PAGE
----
Distal bile duct metastasis of colorectal cancer is a rare presentation. The patient was an 82-year-old man who had previously undergone ileocecal resection, partial resection of the stomach, and left hepatectomy for ascending colon cancer, early gastric cancer, and liver metastasis of the colon cancer, respectively, when he was 80 years old. The patient received adjuvant combination chemotherapy of S-1 and oxaliplatin plus bevacizumab. Two years later, during routine follow up, CT scans revealed a high-density tumor with a diameter of 22 mm in the distal bile duct. ERCP also revealed a defect in the distal bile duct, and subsequent biopsy confirmed that the tumor was an adenocarcinoma. Pylorus-preserving pancreaticoduodenectomy (PPPD) was performed based on the diagnosis of distal cholangiocarcinoma. A 35-mm papillary tumor was found in the resected specimen. Pathologically, the tumor was a moderately differentiated tubular adenocarcinoma. The morphology and immunohistochemical staining patterns of the tumor cells were similar to those of the previous colon cancer. Thus, the tumor was strongly suspected to be a bile duct metastasis of the colon cancer. The patient’s recovery following surgery was unremarkable and there has been no recurrence to date.
We experienced a case of worsening of celiac artery (CA) stenosis after pancreaticoduodenectomy (PD) that was treated by urgent median arcuate ligament release (MALR), despite this procedure being judged unnecessary preoperatively and intraoperatively. A 64-year-old woman was found to have stenosis at the root of the CA, but no development of collateral circulation via the gastroduodenal artery (GDA) on a preoperative CT scan. An intraoperative GDA clamp test revealed no sign of decreased hepatic artery blood flow. Hence, we judged MALR not to be necessary at that time. However, on postoperative day 1, hepatopancreatic enzymes elevated markedly and a contrast CT scan revealed worsening of CA stenosis. This resulted in ischemia in the left lateral segment of the liver, stomach, remnant pancreas and spleen. Urgent MALR was performed, and immediate improvement of hepatic artery blood flow and alleviation of organ ischemia was confirmed. This case suggests that worsening of CA stenosis may occur due to postoperative changes in hemodynamics or respiratory condition, or edematous changes in retroperitoneal tissues, even if MALR is initially judged to be unnecessary in PD cases with CA stenosis.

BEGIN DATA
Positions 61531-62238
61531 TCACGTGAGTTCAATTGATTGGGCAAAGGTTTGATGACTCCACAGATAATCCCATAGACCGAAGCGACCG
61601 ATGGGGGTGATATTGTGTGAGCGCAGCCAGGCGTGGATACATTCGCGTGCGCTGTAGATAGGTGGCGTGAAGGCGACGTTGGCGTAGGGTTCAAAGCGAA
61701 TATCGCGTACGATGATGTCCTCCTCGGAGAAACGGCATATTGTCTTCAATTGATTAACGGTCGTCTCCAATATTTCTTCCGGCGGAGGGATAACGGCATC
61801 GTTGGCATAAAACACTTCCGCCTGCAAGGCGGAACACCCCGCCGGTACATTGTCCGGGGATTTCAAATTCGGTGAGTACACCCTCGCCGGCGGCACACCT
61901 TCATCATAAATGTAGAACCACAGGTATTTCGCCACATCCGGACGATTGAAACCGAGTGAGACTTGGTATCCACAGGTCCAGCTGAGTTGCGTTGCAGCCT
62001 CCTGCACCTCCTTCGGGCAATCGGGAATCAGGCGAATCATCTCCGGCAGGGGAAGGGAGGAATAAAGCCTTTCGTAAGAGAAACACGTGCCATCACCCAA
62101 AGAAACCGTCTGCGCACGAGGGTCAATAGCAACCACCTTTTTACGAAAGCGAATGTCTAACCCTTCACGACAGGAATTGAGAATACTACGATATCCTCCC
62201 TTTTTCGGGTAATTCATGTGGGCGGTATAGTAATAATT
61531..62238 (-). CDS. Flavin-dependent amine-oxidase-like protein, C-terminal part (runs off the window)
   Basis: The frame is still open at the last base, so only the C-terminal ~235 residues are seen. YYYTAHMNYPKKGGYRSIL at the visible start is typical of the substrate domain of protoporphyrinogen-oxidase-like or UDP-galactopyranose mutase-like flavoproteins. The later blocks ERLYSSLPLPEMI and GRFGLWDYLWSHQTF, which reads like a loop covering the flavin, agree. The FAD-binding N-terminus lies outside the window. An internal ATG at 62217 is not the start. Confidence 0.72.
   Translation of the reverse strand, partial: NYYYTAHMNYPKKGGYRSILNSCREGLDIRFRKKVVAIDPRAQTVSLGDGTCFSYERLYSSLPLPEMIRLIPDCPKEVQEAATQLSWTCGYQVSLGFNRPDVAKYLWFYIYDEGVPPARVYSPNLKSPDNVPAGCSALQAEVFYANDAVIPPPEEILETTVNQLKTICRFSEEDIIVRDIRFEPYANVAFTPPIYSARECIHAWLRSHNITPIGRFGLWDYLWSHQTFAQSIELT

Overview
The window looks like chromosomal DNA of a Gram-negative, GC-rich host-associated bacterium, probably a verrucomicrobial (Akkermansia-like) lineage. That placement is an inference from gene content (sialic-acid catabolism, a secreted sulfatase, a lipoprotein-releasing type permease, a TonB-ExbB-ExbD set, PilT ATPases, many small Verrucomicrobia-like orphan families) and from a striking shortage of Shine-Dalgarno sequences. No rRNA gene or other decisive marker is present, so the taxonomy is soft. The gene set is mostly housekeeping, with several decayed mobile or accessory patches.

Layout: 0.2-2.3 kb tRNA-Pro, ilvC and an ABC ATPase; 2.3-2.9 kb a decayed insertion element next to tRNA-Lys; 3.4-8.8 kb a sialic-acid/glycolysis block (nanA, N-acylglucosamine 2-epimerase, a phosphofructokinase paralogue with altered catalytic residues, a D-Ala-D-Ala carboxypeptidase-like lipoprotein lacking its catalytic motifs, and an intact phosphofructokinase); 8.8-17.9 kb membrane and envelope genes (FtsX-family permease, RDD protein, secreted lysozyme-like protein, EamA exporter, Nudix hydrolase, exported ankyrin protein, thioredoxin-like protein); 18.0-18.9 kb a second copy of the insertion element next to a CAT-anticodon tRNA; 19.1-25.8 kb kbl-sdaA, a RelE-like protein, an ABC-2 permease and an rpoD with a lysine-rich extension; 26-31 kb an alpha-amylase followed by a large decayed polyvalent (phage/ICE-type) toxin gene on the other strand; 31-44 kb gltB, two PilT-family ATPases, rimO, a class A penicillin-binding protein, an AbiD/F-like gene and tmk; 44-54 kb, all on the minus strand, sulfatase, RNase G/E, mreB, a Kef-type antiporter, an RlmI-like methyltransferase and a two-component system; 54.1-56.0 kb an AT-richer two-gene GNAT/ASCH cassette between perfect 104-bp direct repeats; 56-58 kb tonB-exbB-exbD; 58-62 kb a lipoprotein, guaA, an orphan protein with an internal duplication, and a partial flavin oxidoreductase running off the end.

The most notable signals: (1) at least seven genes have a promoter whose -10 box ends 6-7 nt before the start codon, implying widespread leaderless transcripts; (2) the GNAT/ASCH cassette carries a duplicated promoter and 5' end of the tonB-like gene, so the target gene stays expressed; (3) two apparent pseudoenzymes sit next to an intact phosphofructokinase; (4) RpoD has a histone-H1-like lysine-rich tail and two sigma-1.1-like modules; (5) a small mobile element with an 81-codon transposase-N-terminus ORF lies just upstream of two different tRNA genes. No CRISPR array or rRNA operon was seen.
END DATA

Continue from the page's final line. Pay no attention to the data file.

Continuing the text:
An 85-year-old man was referred to our hospital due to frequent vomiting and abdominal pain. Abdominal CT revealed a jejunum tumor and small bowel obstruction. Laboratory tests showed elevated CA19-9 of 601.3 U/ml. Conservative treatment failed to improve the symptoms. Laparotomy identified an obstruction of the jejunum about 70 cm distal from Treitz’s ligament. Small bowel partial resection was performed, including the 5-cm tumor and dissected lymph nodes. Pathological examination revealed adenocarcinoma arising from a Heinrich type II aberrant pancreatic tumor in the jejunum. Radical resection was possible; however, two months after surgery, multiple liver metastases and intra-abdominal lymph node recurrence were found. The patient has since been treated with S-1. Aberrant pancreatic cancer in the small intestine is rare and difficult to diagnose preoperatively. We report this case with a review of the literature.